A federal judge in North Carolina has denied a motion to set aside the 2011 jury conviction of a Bernard von NotHaus, an antigovernment activist who minted and sold his own silver coins in competition with U.S. government.
The protracted and complex legal case attracted widespread interest from gold and coin enthusiasts, as well as antigovernment activists and antigovernment “sovereign citizens” who say the government cannot control them.
The 47-page ruling, filed Nov. 10 by U.S. District Judge Richard Vorhees, came three years after von NotHaus’ conviction in Asheville, N.C., and the filing of assorted post-trial motions, including an attempted legal intervention by Gold Anti-Trust Action Committee, Inc. The ruling on those motions, all rejected as baseless by the court, clears the way for von NotHaus’ sentencing next month.
After his conviction, the man who described himself as the “architect of the free-money movement” argued that federal laws under which he was charged are unconstitutional and that federal prosecutors didn’t present sufficient evidence showing he intended to violate counterfeit laws.
The 70-year-old founder of the so-called “Liberty Dollar Operation” minted his own silver coins that looked very much like U.S. silver dollars, intending them to be used as “private barter currency” for goods and services in direct competition with the Federal Reserve. He sold them to distributors in a Pyramid-style operation, accepting Federal Reserve greenbacks for the purchases, reportedly putting more than $20 million Liberty Dollars into circulation before being arrested by the FBI on federal counterfeiting and conspiracy charges.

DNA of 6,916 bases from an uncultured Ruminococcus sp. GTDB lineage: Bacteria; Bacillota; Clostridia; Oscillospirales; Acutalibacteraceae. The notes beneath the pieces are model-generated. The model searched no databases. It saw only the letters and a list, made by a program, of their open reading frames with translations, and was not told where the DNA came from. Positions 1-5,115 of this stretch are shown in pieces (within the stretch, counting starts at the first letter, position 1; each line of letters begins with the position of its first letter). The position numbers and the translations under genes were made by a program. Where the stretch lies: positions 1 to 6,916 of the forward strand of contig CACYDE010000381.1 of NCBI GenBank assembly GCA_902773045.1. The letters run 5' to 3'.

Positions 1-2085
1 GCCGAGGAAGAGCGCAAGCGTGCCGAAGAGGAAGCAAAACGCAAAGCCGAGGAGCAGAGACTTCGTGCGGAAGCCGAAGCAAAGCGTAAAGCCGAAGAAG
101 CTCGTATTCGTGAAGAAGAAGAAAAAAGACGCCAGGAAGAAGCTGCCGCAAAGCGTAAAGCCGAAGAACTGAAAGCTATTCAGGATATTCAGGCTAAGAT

The post-conviction motions, the judge said, presented “a question as to the scope and extent” of Congress’ exclusive power to coin money.
Von NotHaus argued his conviction “infringes on the public’s right to utilize private bartering systems” and that it is not illegal or counterfeiting for a private individual to compete with the Federal Reserve.
The judge said he was not ruling that private barter systems are illegal. He also said that while the Constitution doesn’t give Congress the exclusive right to coin money, it does “expressly prohibit” states from doing that.
“It is undisputed that Congress has the ability to enact comprehensive laws concerning the coinage of money, the value of money, and counterfeiting,” the judge’s ruling said.
Further, the judge ruled that Congress does indeed possess the power to make it illegal for someone like von NotHaus to mint coins—whether they resemble U.S. coins or are of original design—if they are intended for use in monetary transactions.
Vorhees order said the jury that heard the evidence against von NotHaus found that his Liberty Dollars were counterfeit and that he intended to break federal law by minting and selling them.